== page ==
Using Mathematical Principles to Understand the Concept of Fluid Motion in Taijiquan

Sunday, June 26, 2016
Using Mathematical Principles to Understand the Concept of Fluid Motion in Taijiquan

A lot of Taiji practitioners in their early learning find it extremely difficult to understand or utilize the concept of fluidity of movement. This is especially so when faced with the transition from one movement to the next and how to give the movement finality, while still appearing to be in motion.

From a mathematical perspective, if something is moving at a constant rate we refer to this as a steady velocity. This is what a cruise control on a car provides. The rate of change in distance is constant. At 10km/hour you will move a constant 10Km every hour. In this example the '10' is the constant.

Now suppose that the velocity i s not steady but increasing. Instead of a fixed 10 we are increasing speed at 10km/hour per hour. This is steady acceleration. Without acceleration or its negative, deceleration, you cannot alter your speed. In this case acceleration is 10Km/hour/hour.

In year 10 mathematical terms, speed is the first derivative of distance over time, acceleration the second derivative of distance over time.

It turns out that what makes motion fluid is when you take it one step further and the rate of change of acceleration is itself 'smooth'.

Imagine if you are in one curve and entering a second curve. You are accelerating at 10Km/hour/hour. You have been driving an hour, so you enter at a speed of 10Km/hour. OK, now imagine were instead you were driving at an acceleration of 5Km/hour/hour for two hours. In both cases you hit that corner at the same time and at the same velocity (10Km/hour), however your motion before and after that point is different. If you were to take a video of these two runs and do a video cut/splice at that point you would not see clean motion. This is despite the fact that in both cases you are at the same speed.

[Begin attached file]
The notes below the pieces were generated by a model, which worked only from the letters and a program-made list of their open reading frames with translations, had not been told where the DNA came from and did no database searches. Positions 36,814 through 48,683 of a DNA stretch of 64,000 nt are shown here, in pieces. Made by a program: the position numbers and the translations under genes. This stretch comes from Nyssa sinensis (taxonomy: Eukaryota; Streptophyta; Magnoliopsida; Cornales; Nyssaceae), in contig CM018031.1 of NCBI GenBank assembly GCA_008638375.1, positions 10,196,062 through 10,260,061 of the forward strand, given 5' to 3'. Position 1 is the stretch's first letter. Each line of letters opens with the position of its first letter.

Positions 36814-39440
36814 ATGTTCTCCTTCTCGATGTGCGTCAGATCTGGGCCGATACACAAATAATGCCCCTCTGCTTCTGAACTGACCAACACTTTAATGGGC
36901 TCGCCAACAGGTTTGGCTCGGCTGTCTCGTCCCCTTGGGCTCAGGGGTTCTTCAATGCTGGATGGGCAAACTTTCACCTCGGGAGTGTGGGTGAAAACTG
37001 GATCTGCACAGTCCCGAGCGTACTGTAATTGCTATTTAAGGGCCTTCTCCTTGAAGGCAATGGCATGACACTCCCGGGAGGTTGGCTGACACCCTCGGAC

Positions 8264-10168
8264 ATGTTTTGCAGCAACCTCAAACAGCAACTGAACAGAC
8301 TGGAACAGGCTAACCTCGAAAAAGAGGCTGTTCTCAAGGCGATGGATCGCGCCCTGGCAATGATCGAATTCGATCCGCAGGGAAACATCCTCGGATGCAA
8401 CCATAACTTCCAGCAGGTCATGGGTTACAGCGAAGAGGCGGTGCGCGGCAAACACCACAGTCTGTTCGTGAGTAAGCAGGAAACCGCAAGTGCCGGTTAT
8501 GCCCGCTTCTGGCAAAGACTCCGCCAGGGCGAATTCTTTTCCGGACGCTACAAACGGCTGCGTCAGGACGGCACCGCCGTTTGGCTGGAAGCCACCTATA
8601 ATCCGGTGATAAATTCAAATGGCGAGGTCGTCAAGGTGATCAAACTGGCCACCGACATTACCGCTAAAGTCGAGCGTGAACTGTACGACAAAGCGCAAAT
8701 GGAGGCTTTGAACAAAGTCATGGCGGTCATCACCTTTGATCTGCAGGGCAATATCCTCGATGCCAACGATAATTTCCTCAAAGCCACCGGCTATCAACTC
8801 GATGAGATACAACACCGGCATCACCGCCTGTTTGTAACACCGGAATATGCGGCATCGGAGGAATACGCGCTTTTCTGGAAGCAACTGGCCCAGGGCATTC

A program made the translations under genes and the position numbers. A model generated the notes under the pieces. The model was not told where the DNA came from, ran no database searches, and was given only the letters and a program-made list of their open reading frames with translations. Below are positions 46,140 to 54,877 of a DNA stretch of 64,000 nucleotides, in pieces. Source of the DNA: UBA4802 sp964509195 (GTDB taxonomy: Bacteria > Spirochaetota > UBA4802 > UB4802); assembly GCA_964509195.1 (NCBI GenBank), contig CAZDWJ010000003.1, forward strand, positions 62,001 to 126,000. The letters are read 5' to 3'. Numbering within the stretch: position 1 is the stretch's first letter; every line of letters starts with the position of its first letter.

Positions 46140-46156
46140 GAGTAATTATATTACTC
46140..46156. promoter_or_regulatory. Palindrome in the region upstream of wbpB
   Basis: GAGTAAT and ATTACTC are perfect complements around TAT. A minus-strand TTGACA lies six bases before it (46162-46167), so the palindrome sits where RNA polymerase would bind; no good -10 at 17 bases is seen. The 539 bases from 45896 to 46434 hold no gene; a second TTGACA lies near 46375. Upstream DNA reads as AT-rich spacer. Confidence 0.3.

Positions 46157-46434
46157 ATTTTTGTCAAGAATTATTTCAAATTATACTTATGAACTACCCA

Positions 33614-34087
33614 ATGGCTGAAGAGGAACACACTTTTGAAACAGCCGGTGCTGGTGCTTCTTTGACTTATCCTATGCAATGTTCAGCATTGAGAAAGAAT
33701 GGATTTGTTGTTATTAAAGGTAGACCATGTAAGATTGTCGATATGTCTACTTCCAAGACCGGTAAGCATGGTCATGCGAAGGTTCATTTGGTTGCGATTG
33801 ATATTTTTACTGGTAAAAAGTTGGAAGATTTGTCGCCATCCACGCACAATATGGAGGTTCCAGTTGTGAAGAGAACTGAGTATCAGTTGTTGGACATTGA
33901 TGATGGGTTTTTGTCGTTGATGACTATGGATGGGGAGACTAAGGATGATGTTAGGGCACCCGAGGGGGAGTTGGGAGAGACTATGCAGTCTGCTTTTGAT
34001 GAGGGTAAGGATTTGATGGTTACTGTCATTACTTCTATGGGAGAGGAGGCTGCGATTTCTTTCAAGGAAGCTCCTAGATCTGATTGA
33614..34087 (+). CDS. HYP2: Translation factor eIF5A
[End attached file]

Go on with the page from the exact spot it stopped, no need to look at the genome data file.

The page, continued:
The criteria for motion appearing smooth is that the acceleration does not change abruptly. You may have guessed that what we finally want is the rate of change of acceleration to be at least linear. Yes, three levels. If your acceleration is altering at a number of Km/hour/hour/hour it will appear smooth. (In mathematical terms, you want the second derivative to not remain steady and for the 'slope' of the acceleration to see-saw cleanly.)

Taking these mathematical concepts back to the world of Taijiquan, that means you not only have to have the same speed at points of inflection in your moves, but the rates of change must be evenly smooth across the boundary. So, for those of you who are more comfortable with physics and mathematics, hopefully this will resonate and give you something to ponder on while you practice.